TOURISM: $16.8 billion in fun and rising

    You know all the things you love about Wisconsin – the gorgeous landscapes and parks, the fishing and boating, the events and festivals? People outside Wisconsin love those things too, and when they come to explore, they help develop an increasingly significant sector of the state economy: tourism.

    It’s an industry that provides significant jobs and revenue. In 2012, tourism had a $16.8 billion impact on the state, and supported nearly 184,000 jobs. One in 13 jobs in Wisconsin relies on tourism to exist.

    And those numbers are only getting bigger. That $16.8 billion is a 5 percent increase from 2011’s $16 billion, and up 13 percent from 2010’s $14.8 billion. Employment supported by tourism is up 1.4 percent, and a strong increase in day travel lifted recreational spending by 7 percent. Without the tax revenue created by that growth, Wisconsin families would be required to pay almost $575 more a year per household.

    “Everything you can think of”

    Part of the reason for that growth is the sheer scope and variety of recreation destinations and activities. Urban centers Milwaukee, Madison and Green Bay are home to outstanding performing arts venues, sports teams and festivals. Regions like Door County, the Wisconsin Dells, Lake Geneva and Spring Green have earned reputations as vacation hotspots and scenic getaways. And Wisconsin’s natural beauty draws visitors, too, offering prime fishing, golfing, hiking, boating, skiing and snowmobiling. “The tourism industry is literally everything you can think of,” said Stephanie Klett, secretary of the Wisconsin Department of Tourism.

    As tourism increases overall, hotels have seen a 4.6 percent growth in revenue, and several lodging and convention centers have been opened or expanded this year, including, the 20,000-foot planned expansion of Elkhart Lake’s Osthoff Resort and the completion of the Milwaukee Marriott, the first full-service downtown hotel built in the city in 20 years.

    But Wisconsin’s tourism hotspots aren’t only centered around urban areas. The Northwoods (, stretching across the northern third of the state, provide a tantalizing fishing ground in the Eagle River Chain O’Lakes (the largest chain of inland lakes in the world) as well as camping, hiking and boating. Door County’s ( coastal towns and waterfront beauty have long been a summer refuge, with more miles of shoreline than any other county in the U.S. On the coast of Lake Superior, Bayfield ( serves as a gateway to the 22 stunning Apostle Islands. And Green County ( in the south is home to locally made artisan cheeses complemented by a plethora of beers, sausages, baked goods and Swiss cuisine.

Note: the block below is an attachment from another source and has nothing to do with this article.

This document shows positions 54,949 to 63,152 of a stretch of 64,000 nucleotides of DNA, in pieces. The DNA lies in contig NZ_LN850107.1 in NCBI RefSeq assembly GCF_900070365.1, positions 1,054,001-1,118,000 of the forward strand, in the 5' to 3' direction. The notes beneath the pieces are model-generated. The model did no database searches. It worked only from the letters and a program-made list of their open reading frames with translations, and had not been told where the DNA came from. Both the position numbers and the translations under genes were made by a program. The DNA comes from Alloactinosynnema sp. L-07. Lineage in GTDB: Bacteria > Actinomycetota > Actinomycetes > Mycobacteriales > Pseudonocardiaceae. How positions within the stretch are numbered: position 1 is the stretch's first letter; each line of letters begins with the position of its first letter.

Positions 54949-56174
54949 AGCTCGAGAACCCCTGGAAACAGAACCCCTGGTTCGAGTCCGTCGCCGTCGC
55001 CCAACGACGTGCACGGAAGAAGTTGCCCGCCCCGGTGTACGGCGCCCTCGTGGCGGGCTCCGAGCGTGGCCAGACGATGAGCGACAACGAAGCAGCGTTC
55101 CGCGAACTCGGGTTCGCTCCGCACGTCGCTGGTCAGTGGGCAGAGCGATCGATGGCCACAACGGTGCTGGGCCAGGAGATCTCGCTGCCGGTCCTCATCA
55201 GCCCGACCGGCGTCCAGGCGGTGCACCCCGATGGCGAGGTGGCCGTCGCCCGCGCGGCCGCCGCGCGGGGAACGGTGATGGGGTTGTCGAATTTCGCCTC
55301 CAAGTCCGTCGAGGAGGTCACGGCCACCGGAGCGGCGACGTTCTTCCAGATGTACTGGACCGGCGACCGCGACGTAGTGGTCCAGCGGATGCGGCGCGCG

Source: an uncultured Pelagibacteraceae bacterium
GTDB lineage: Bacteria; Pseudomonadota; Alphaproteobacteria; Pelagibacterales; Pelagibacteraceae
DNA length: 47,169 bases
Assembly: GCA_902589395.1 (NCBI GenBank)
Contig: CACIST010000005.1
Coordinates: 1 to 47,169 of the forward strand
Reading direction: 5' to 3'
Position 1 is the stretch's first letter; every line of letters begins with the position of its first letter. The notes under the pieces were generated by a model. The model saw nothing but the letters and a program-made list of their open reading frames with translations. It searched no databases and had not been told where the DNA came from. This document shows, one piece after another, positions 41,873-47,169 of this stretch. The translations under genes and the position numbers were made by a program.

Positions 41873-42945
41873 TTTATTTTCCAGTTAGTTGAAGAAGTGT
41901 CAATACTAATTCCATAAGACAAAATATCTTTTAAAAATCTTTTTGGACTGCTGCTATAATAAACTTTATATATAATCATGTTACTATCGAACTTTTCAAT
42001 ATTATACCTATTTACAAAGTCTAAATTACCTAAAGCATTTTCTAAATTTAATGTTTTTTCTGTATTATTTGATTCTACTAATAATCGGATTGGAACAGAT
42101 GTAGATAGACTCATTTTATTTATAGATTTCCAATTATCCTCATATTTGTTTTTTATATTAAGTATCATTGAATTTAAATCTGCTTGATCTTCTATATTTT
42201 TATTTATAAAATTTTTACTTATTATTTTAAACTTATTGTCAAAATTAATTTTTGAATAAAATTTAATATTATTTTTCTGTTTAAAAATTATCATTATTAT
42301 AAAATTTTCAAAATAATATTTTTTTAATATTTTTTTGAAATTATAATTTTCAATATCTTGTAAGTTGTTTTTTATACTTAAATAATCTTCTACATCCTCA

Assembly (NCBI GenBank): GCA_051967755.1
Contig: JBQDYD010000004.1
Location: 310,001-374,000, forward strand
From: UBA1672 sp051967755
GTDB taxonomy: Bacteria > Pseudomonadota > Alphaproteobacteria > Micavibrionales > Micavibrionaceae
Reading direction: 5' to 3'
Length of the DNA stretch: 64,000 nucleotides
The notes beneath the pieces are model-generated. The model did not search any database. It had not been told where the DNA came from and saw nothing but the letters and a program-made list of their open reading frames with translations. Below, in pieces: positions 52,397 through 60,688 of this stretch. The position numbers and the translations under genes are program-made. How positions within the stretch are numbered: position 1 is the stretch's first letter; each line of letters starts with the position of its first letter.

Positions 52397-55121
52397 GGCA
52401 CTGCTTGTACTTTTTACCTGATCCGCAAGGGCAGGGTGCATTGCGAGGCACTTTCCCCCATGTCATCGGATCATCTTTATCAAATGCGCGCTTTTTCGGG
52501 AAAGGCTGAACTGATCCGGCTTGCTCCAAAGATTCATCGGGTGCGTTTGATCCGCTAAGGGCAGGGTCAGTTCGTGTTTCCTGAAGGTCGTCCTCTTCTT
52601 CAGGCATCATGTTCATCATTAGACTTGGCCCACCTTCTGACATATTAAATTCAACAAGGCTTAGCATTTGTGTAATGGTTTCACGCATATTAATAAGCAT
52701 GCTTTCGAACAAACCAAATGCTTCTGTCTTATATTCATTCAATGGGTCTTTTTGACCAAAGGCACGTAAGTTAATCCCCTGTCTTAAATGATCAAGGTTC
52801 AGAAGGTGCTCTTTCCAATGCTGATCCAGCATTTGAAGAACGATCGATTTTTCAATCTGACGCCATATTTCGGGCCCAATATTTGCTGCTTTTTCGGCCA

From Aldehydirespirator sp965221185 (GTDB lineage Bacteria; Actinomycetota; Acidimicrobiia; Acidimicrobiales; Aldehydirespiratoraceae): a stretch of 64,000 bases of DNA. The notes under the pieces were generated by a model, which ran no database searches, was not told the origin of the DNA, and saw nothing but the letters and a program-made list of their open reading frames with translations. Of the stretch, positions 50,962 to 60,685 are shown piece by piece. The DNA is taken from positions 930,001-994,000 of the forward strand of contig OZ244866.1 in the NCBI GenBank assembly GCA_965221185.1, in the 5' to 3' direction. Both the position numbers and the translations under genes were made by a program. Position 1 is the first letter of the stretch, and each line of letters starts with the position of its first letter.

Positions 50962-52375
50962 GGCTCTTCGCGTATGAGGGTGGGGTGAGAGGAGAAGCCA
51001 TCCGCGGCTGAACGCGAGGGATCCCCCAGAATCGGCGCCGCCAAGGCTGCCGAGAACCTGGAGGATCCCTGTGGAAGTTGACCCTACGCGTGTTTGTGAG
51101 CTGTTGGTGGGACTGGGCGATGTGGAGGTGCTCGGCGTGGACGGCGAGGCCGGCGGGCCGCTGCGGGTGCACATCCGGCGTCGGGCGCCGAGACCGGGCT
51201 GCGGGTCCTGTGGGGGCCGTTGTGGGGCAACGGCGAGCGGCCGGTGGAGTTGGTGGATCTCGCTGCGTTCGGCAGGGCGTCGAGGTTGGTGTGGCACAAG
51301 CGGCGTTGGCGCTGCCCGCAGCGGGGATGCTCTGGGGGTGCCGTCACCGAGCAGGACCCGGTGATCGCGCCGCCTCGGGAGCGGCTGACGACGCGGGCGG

In addition to Wisconsin’s established tourism locations, Klett said she hopes to increase the number of known destinations through a Tourism Assessment program launched last year. This program sends specialists into communities to find out what they could be known for, and helps them get there through marketing proposals and development projects. “It’s a way of building tourism where maybe you don’t expect it,” Klett said. Those specialists are also able to train communities and businesses to provide better customer service, which Klett said is a make-or-break factor in getting tourists to return or convince others to visit.

    Marketing Wisconsin: Fun is #1

    Much of the reason for Wisconsin’s tourism growth can be attributed to an aggressive marketing strategy, Klett said. Jettisoning previous hunts for just the right slogan – Wisconsin went through five in 15 years – the department instead began marketing Wisconsin as a place for fun – the top travel motivator, according to their research.

    This focus on fun has been conveyed through a series of wildly popular commercial campaigns featuring celebrities with local ties. The department began with spots featuring former Fonzie Henry Winkler and actor Tony Shalhoub, who grew up in Green Bay, but hit its sweet spot when they asked Milwaukee-born David Zucker, who rose to fame working on Airplane! and the Naked Gun series with his brother, Jerry, and Jim Abrahams, to join the campaign. Zucker would direct the next two ads, including one the Huffington Pos called “the world’s greatest tourism ad,” and eventually Jerry would get in on the act, too, directing a fall 2013 spot featuring Green Bay Packer Jordy Nelson. They’ll even be reuniting Robert Hays and former Milwaukee Buck Kareem Abdul-Jabbar for an Airplane!-themed ad later this year. Wisconsin is still working with fewer marketing dollars than regional competitors like Michigan, even after a near-20 percent budget increase in the 2012-13 biennium, but the effectiveness of their campaigns is helping them swing above their weight class.

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